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The premier resource for hospital professionals from Relias Media, the trusted source for healthcare information and continuing education.

Prevent Readmissions with ‘Sunday’ Shoes and Text Messaging

Everyone wants to prevent expensive readmissions, and recent reports indicate that it might be as simple as using dress shoes and text messages.

At Preston Memorial Hospital in Kingwood, WV, the readmission rate for heart failure patients was 22.6%. Patients were showing up at the ED with weight gain that they hadn’t recognized. The issue? Patients didn’t know they were gaining excess fluid and required diuresis. There were many reasons, including poor eyesight, cognitive decline, and poor math skills.

A simple solution was found: “Sunday” shoes. Most patients owned a pair of structured, dress shoes. Patients were given a discharge instruction sheet that asked them to try on those shoes in the morning. If they didn’t fit, they were told to notify their healthcare provider and get instructions. The Sunday Shoes Program was a success: The 30-day readmission rate for heart failure dropped to zero, two years in a row. (For more information, go to or contact Linda Flemmer, director of quality improvement.)

At Perelman School of Medicine at the University of Pennsylvania in Philadelphia, the target was postpartum women who were at risk of readmission from complications tied to preeclampsia. The problem was that there was no way to predict who would have increased blood pressure that led to preeclampsia. By the time the problem was identified, patients often had to be readmitted.

The American College of Obstetrics and Gynecology (ACOG) recommends blood pressure monitoring at routine visits within 72 hours of discharge after giving birth and then at 7-10 days after birth. As many as 70% of patients don’t follow these guidelines. The solution from Perelman? A remote blood pressure monitoring system for patients who have preeclampsia.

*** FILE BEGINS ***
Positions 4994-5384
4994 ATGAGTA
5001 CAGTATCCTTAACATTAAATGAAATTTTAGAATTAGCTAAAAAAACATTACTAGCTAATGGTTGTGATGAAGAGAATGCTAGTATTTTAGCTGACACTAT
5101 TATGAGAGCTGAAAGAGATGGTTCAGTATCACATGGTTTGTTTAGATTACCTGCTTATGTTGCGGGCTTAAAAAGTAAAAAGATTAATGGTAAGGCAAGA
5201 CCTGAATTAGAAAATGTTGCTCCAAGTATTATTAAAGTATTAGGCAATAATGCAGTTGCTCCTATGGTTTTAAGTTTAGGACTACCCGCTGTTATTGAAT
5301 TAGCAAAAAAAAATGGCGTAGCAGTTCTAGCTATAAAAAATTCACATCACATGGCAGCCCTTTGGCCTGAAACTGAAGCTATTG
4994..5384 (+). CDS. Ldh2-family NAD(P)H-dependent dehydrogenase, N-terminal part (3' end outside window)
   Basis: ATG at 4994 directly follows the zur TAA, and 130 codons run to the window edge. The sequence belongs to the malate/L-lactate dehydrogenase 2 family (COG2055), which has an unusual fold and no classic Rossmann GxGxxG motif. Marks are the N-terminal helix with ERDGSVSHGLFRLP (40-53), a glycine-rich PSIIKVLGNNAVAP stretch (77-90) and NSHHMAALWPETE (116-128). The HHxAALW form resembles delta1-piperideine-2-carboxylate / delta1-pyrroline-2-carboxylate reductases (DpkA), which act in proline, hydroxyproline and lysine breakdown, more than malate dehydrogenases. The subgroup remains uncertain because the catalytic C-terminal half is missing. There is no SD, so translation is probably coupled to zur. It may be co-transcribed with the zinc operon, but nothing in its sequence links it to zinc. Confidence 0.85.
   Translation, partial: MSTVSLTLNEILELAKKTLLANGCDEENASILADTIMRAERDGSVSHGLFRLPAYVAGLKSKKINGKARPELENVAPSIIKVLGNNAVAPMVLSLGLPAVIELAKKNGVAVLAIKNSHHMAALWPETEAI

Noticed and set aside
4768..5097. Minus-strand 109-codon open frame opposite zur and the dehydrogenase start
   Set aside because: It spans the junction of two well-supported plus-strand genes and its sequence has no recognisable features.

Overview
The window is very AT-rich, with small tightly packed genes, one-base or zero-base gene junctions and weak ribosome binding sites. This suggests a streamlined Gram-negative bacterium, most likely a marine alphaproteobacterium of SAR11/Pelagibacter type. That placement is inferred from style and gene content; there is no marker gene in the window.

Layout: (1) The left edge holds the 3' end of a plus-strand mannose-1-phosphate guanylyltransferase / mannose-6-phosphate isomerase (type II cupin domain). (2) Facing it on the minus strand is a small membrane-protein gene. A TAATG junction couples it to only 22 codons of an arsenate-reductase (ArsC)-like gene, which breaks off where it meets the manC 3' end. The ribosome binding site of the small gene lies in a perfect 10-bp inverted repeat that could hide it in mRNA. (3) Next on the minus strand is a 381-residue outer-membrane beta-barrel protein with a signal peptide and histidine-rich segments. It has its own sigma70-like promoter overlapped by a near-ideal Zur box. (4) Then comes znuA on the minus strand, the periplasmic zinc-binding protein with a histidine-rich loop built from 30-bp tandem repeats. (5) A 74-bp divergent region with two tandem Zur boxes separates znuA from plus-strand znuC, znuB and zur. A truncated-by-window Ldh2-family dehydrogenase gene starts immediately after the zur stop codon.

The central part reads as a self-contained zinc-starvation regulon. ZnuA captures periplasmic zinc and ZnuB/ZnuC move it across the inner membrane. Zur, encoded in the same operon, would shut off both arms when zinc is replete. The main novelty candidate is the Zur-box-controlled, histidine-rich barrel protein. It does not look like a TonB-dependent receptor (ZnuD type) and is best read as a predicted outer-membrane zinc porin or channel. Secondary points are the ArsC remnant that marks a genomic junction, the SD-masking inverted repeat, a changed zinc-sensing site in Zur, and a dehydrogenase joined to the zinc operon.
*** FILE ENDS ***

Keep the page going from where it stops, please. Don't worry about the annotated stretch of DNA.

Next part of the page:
Adi Hirshberg, MD, a fellow in the department of Obstetrics and Gynecology at the Hospital of the University of Pennsylvania, said, “By monitoring blood pressure levels for our postpartum patients who are at home with new babies and can’t always get to office visits, we can provide a convenient and effective way of identifying those who are at risk for complications and may require follow-up care before the situation becomes critical.”

In the study, 32 patients with preeclampsia were given blood pressure cuffs when they were discharged after giving birth. For seven days, patients were texted messages that reminded them to take their blood pressure and send the results to their providers. If the readings were high, patients were asked to take another reading. The system worked: 84% did a blood pressure reading within 48 hours of discharge, and 65% reported the test results for at least five of the seven days. Two patients with high blood pressure were put on medication, but none required readmission. The results were presented at a recent ACOG meeting.

Sometimes solutions are complex, and sometimes they are not. What can you today to prevent readmissions at your hospital? (Editor’s note: Get hospital-related news as it happens on Twitter @HospitalReport.)


Joy Daughtery Dickinson is executive editor of the Hospital Group of publications at AHC Media in Atlanta and long-time editor and writer of Same-Day Surgery. She has won nine national awards from the Specialized Information Publishers Association and the Association of Business Information & Media Companies for her blogging, news writing, and editing. She makes her home in southwest Georgia.